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Microeconomics Seminar: Rules, Mutation and Selection: Evolving Efficiency and Egalitarianism

  Add to Calendar 2020-02-18 13:30 2020-02-18 15:00 Europe/Paris Microeconomics Seminar: Rules, Mutation and Selection: Evolving Efficiency and Egalitarianism

In this paper, for any arbitrary game, we provide an argument for why in the long-run only outcomes that are both efficient and egalitarian (symmetric) in the Rawlsian sense are mostly observed. We do this by constructing an adaptive dynamic framework with four attractive features. First, at any stage agents select rules (amongst many) to implement their actions. Second, rule selection satisfies some minimal payoff monotonicity condition - rules that have done best are chosen with a positive probability. Third, in choosing their rules agents are subject to "small" perpetual random mutation. Fourth, mutation is payoff-dependent in the sense that agents are more likely to mutate when they have done badly than when they have done well. Our main result is the following: if the set of allowable rules is sufficiently rich then outcomes that survive in the long-run (those that are stochastically stable) maximise the payoff of the player that does least well, i.e. they are both efficient and egalitarian in the Rawlsian sense. The tendency towards efficiency and egalitarianism also holds if we put some restriction on the set of feasible rules. For example, we show that if the set of feasible rules is restricted to those that do best replies on uniform histories then outcomes that survive in the long-run are efficient and egalitarian amongst the set of minimum weak CURB sets. Finally, we also consider the long-run outcome of the model assuming that mutation rate is independent of the history of the agents. In contrast to our strong selection result above, with history independent mutation we show a strong indeterminacy result: any outcome can survive in the long-run if the set of feasible rules is sufficiently rich.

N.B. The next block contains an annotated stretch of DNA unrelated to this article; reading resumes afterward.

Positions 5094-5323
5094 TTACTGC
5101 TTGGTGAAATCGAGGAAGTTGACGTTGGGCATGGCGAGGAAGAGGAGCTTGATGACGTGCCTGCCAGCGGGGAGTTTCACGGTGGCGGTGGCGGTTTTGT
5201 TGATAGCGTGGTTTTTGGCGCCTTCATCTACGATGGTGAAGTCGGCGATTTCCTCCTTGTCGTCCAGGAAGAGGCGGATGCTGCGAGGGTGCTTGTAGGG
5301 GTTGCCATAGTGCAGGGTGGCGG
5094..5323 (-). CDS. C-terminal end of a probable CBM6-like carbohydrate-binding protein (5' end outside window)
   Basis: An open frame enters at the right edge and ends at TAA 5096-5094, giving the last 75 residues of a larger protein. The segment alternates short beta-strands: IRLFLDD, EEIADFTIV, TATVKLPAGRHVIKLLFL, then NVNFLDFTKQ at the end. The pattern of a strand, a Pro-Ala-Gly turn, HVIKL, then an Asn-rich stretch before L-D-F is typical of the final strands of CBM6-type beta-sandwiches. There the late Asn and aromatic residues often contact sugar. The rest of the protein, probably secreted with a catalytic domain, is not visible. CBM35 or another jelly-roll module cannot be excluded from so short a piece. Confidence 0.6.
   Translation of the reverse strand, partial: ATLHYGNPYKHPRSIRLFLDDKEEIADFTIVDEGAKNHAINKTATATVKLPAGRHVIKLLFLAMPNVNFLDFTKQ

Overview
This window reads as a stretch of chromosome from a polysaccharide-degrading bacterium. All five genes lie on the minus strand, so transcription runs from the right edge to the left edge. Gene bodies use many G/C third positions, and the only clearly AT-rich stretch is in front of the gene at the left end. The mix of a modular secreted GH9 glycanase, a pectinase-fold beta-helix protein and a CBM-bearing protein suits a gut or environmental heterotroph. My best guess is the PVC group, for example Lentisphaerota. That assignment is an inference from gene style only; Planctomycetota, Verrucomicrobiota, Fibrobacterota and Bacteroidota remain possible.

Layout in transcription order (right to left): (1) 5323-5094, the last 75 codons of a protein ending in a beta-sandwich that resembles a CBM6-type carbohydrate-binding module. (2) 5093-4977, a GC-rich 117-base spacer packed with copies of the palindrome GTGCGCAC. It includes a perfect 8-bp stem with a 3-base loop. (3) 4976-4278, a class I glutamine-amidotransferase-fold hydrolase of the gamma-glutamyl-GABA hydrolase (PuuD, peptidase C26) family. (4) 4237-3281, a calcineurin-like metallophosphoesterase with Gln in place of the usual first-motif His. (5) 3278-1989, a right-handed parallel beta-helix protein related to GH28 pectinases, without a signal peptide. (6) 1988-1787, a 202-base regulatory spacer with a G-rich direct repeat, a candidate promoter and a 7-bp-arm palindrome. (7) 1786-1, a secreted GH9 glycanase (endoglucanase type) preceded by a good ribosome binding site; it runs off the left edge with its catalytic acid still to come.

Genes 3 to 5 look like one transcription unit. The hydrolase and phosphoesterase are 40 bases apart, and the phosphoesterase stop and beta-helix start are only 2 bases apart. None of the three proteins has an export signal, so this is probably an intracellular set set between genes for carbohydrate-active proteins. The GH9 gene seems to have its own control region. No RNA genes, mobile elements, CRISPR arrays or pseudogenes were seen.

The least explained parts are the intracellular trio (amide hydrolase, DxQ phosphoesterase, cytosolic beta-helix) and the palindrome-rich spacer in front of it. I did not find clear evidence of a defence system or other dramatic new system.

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In this paper, for any arbitrary game, we provide an argument for why in the long-run only outcomes that are both efficient and egalitarian (symmetric) in the Rawlsian sense are mostly observed. We do this by constructing an adaptive dynamic framework with four attractive features. First, at any stage agents select rules (amongst many) to implement their actions. Second, rule selection satisfies some minimal payoff monotonicity condition - rules that have done best are chosen with a positive probability. Third, in choosing their rules agents are subject to "small" perpetual random mutation. Fourth, mutation is payoff-dependent in the sense that agents are more likely to mutate when they have done badly than when they have done well. Our main result is the following: if the set of allowable rules is sufficiently rich then outcomes that survive in the long-run (those that are stochastically stable) maximise the payoff of the player that does least well, i.e. they are both efficient and egalitarian in the Rawlsian sense. The tendency towards efficiency and egalitarianism also holds if we put some restriction on the set of feasible rules. For example, we show that if the set of feasible rules is restricted to those that do best replies on uniform histories then outcomes that survive in the long-run are efficient and egalitarian amongst the set of minimum weak CURB sets. Finally, we also consider the long-run outcome of the model assuming that mutation rate is independent of the history of the agents. In contrast to our strong selection result above, with history independent mutation we show a strong indeterminacy result: any outcome can survive in the long-run if the set of feasible rules is sufficiently rich.


Location:
-

Affiliation:
Department of Economics

Type:
Seminar series

Organiser:
Prof. Hamid Sabourian (University of Cambridge)

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